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    Really appreciate you taking the time to create this post Al, thanks very much
     
  8. gatorcpa

    gatorcpa ΩF InvestiGator Staff Member May 17, 2013

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    Al, what are your thoughts on leaving the chronograph running on the two Seiko vertical clutch movements? I've read on some of the Japanese watch forums that it is actually recommended to leave them running and use the chrono hand as more-or-less of a seconds hand. They go on to say that there is less friction and wear to the movement with the chrono running.

    Is this true?
    gatorcpa
     
  9. Archer

    Archer Omega Qualified Watchmaker May 17, 2013

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    Yes, to a point. As I explained above, when the chronograph is turned off, the two parts of the chronograph runner have friction between them, since the large wheel must turn for the movement to run, and the chronograph hand does not move. Running the chronograph eliminates the friction between those 2 parts, but adds other loads such as the friction between the 2 ends of the shaft that the chronograph hand is attached to (one end in a jewel, the other in the tube of the center wheel). Also, there is the added load of the minute counter ticking over. Not sure I would say off or on has the most load - I would have to have the watch on the timing machine and measure the balance amplitude in both cases to confirm if one has more load (and lower balance amplitude) than the other.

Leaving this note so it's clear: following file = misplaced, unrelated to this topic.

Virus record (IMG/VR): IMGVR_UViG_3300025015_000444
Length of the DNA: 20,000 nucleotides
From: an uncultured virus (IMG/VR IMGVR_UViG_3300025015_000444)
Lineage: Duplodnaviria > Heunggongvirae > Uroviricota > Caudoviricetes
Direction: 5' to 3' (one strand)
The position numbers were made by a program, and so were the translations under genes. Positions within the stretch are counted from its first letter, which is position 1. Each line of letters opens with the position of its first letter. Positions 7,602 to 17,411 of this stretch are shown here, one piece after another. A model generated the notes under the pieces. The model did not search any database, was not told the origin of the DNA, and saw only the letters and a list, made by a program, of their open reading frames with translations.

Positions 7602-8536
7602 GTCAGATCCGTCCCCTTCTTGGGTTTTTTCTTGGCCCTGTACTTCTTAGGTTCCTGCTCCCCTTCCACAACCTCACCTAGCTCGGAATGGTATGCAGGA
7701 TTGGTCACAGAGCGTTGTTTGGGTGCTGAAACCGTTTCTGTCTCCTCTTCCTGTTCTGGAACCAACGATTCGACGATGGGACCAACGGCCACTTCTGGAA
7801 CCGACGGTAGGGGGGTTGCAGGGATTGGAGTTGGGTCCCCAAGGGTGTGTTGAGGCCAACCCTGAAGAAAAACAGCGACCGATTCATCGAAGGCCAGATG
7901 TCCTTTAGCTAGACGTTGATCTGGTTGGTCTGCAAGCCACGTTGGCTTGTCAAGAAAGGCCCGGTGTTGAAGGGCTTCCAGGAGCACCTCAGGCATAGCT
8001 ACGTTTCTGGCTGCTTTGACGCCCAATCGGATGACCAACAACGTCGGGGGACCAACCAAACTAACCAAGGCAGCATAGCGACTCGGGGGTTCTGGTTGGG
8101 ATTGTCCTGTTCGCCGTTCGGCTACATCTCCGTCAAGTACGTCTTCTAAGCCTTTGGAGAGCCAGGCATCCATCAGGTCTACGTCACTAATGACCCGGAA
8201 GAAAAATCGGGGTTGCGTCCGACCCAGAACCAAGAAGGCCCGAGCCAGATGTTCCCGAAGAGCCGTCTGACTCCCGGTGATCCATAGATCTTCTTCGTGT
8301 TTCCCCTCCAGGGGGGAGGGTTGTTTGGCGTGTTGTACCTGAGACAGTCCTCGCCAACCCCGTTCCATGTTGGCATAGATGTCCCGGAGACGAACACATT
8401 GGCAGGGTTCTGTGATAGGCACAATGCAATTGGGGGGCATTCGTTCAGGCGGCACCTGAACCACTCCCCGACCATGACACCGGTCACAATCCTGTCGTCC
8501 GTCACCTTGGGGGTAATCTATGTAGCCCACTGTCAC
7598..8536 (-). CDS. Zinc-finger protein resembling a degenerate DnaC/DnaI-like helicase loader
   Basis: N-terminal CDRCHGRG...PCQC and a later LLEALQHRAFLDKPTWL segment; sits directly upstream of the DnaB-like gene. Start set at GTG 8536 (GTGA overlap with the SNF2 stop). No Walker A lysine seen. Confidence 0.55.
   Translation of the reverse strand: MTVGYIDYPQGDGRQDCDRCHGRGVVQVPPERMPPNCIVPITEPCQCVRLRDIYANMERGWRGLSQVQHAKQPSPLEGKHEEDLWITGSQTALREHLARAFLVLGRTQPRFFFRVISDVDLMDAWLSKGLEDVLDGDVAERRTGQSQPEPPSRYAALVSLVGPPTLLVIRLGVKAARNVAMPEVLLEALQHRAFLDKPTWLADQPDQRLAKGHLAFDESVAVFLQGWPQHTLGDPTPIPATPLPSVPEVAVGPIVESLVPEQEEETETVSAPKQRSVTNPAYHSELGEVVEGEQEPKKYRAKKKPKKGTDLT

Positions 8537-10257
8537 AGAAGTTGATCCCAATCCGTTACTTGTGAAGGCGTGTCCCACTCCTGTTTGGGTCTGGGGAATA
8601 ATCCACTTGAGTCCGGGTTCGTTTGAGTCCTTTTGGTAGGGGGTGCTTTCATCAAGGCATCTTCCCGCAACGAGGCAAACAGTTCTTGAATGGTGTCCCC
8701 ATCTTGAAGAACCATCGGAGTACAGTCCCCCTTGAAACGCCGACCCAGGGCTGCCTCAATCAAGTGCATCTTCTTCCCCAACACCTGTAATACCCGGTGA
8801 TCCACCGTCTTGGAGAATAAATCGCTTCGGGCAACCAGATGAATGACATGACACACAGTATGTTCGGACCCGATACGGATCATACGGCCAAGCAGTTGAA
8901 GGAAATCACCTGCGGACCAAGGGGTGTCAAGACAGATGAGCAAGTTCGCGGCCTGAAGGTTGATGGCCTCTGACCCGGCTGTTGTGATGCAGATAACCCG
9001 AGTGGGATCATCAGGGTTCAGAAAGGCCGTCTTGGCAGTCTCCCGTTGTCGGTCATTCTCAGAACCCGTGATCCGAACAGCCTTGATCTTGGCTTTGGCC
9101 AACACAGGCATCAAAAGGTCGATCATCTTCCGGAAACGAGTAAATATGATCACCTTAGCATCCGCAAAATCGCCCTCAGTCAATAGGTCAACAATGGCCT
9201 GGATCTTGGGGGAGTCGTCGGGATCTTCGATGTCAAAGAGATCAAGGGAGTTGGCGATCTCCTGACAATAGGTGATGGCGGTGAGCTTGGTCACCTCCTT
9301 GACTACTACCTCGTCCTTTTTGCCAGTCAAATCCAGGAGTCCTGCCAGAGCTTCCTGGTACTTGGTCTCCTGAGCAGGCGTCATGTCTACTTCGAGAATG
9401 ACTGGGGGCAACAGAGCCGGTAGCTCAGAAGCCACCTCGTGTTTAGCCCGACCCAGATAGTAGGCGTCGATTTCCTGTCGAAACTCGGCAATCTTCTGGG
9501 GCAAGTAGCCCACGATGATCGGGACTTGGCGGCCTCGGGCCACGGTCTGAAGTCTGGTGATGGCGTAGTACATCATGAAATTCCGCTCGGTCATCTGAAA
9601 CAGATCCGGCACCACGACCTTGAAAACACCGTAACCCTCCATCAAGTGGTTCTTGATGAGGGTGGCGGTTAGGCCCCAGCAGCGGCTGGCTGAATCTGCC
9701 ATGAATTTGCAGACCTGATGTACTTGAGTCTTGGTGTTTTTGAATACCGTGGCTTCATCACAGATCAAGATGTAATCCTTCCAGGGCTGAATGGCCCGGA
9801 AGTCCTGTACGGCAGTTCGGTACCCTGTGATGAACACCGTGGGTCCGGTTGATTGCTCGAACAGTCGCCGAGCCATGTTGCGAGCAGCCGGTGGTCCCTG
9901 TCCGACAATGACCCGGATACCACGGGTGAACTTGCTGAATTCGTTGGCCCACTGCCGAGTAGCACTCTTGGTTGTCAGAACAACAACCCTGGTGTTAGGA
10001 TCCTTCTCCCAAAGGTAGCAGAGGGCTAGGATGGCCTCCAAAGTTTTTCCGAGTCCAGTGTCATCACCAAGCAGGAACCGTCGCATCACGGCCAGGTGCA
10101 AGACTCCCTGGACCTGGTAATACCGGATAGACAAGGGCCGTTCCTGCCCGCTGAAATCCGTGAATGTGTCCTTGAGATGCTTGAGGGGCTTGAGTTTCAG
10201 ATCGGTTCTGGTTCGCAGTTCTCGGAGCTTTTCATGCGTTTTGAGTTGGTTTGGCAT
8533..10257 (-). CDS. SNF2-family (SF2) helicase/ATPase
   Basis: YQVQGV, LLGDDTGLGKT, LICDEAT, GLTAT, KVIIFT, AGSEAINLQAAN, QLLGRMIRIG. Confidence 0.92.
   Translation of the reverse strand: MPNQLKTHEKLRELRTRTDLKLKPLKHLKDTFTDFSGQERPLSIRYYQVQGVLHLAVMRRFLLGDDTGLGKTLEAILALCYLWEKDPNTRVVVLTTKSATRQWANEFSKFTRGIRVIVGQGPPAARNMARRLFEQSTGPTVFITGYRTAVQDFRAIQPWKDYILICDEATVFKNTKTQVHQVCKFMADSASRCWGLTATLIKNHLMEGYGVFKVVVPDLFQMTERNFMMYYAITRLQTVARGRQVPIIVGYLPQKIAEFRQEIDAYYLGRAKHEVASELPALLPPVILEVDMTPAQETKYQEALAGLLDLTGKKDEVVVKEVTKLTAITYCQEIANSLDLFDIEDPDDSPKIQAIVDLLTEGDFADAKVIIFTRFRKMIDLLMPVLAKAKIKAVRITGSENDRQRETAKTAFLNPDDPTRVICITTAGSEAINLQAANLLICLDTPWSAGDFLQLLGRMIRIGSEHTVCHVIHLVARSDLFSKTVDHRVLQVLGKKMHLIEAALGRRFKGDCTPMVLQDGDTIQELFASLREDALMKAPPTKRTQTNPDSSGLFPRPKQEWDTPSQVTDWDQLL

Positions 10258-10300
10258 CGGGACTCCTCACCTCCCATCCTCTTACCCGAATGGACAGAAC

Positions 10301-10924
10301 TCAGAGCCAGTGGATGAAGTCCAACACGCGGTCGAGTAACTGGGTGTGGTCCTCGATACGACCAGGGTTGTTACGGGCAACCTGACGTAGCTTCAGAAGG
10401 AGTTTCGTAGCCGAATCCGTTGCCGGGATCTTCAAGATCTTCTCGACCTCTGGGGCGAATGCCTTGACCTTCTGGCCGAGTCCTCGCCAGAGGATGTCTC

But one thing you need to do with these is to run them with the chronograph off at least every so often. This will help prevent the chronograph runner parts from seizing together.

    Cheers, Al
     
    bmonty likes this.
  10. CanberraOmega

    CanberraOmega Rabbitohs and Whisky Supporter May 18, 2013

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    Very interesting, thanks.